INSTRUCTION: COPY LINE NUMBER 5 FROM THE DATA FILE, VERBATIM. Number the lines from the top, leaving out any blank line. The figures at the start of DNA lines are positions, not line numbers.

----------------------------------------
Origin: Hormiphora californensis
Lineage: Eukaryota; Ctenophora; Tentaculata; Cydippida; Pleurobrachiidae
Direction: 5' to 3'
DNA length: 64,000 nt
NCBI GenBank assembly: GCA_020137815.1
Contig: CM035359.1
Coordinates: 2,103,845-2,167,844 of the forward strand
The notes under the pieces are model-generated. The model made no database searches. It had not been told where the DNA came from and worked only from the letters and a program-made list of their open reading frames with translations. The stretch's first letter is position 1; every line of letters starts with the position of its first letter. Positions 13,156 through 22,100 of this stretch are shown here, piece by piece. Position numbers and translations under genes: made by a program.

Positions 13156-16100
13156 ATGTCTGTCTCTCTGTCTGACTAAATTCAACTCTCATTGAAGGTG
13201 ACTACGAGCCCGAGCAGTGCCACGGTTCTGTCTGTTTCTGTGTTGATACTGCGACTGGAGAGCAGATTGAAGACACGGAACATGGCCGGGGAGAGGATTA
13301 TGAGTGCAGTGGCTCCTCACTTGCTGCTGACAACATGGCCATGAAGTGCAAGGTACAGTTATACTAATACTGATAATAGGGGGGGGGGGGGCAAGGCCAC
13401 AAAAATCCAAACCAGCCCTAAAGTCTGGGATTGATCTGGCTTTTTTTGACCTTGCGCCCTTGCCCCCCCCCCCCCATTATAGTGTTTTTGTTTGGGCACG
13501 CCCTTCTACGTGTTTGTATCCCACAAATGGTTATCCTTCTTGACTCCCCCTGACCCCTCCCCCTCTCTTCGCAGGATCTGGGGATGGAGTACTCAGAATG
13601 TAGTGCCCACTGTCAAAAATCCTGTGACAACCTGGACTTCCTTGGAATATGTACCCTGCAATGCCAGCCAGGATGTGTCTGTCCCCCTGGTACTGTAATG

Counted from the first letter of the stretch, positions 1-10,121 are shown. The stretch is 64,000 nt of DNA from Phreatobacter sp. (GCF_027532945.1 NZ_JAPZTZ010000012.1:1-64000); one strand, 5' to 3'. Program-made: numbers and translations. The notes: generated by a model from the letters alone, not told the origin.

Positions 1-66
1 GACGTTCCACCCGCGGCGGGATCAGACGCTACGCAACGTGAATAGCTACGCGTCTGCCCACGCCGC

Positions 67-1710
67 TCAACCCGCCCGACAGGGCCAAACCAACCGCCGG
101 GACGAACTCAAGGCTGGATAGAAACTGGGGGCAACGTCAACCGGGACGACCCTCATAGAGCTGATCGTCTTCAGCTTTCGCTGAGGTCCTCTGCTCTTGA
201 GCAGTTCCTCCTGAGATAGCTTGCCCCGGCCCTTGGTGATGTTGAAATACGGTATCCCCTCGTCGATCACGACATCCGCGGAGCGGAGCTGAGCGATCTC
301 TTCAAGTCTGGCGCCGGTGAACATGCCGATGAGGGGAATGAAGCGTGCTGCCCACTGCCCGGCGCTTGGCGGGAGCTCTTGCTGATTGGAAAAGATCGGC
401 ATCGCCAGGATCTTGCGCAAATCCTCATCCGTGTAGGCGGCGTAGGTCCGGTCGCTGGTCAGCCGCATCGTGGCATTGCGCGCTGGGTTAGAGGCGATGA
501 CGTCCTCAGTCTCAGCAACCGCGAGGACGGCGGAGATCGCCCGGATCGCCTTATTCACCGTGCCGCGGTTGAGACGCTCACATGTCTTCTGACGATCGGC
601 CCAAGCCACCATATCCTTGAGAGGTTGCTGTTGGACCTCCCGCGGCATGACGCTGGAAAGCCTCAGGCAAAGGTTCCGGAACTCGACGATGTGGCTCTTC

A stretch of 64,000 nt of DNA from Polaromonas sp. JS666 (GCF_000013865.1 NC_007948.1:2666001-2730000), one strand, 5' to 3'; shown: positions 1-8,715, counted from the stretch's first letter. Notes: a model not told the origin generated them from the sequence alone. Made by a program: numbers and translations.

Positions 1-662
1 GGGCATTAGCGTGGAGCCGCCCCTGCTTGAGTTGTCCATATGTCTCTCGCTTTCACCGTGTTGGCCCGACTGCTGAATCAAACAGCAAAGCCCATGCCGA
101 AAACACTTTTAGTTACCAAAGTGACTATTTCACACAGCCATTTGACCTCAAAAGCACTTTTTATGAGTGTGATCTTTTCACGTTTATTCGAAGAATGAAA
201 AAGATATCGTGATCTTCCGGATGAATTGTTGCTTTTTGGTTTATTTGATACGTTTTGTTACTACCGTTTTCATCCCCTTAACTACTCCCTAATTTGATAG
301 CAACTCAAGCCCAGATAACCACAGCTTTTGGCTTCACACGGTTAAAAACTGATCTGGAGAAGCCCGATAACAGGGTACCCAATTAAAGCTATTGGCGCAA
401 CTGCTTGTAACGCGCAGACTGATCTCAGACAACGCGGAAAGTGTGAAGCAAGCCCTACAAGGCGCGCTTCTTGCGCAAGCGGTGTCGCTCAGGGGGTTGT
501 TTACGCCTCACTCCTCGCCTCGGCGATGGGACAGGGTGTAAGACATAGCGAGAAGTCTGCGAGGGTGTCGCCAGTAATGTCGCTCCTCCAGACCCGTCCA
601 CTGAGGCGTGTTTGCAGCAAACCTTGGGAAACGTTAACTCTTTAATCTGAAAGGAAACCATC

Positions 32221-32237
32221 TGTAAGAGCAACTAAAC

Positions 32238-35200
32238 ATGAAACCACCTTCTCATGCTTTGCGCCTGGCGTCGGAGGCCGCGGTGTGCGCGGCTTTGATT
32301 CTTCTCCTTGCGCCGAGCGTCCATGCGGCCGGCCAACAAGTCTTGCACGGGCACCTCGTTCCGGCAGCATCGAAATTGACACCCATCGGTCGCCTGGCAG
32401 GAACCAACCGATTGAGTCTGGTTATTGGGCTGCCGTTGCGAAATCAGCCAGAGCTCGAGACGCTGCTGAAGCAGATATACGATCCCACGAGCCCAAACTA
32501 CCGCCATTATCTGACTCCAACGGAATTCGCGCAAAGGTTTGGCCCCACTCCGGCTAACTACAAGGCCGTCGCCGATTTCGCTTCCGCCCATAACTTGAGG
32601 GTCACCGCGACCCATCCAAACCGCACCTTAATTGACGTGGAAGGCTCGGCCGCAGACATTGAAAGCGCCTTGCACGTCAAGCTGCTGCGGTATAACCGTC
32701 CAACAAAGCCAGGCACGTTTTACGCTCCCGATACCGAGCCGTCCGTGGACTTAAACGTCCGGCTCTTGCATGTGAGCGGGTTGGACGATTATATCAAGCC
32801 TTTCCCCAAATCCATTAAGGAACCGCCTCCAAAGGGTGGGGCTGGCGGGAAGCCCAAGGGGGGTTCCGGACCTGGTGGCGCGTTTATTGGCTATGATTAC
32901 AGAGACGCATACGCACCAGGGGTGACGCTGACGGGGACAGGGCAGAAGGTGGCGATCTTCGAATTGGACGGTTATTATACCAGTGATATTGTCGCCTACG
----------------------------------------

NCBI GenBank assembly: GCA_020137815.1